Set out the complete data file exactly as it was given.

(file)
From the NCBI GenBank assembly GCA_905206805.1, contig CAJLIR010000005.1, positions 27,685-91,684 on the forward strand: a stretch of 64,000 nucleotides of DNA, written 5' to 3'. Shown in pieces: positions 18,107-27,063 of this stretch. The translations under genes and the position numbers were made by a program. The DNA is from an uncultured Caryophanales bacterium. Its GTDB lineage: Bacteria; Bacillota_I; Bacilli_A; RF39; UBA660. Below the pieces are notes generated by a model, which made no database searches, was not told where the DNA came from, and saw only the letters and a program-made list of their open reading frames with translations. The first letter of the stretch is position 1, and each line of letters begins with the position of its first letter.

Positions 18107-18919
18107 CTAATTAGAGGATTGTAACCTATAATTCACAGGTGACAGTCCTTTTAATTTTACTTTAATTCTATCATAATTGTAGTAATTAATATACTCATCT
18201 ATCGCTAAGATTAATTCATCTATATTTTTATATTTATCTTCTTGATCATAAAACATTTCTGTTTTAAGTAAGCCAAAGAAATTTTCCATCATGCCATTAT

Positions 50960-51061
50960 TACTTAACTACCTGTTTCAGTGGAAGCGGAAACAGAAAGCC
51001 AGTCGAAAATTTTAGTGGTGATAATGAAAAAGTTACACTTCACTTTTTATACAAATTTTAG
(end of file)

From the NCBI GenBank assembly GCA_905206805.1, contig CAJLIR010000005.1, positions 27,685-91,684 on the forward strand: a stretch of 64,000 nucleotides of DNA, written 5' to 3'. Shown in pieces: positions 18,107-27,063 of this stretch. The translations under genes and the position numbers were made by a program. The DNA is from an uncultured Caryophanales bacterium. Its GTDB lineage: Bacteria; Bacillota_I; Bacilli_A; RF39; UBA660. Below the pieces are notes generated by a model, which made no database searches, was not told where the DNA came from, and saw only the letters and a program-made list of their open reading frames with translations. The first letter of the stretch is position 1, and each line of letters begins with the position of its first letter.

Positions 18107-18919
18107 CTAATTAGAGGATTGTAACCTATAATTCACAGGTGACAGTCCTTTTAATTTTACTTTAATTCTATCATAATTGTAGTAATTAATATACTCATCT
18201 ATCGCTAAGATTAATTCATCTATATTTTTATATTTATCTTCTTGATCATAAAACATTTCTGTTTTAAGTAAGCCAAAGAAATTTTCCATCATGCCATTAT

Positions 50960-51061
50960 TACTTAACTACCTGTTTCAGTGGAAGCGGAAACAGAAAGCC
51001 AGTCGAAAATTTTAGTGGTGATAATGAAAAAGTTACACTTCACTTTTTATACAAATTTTAG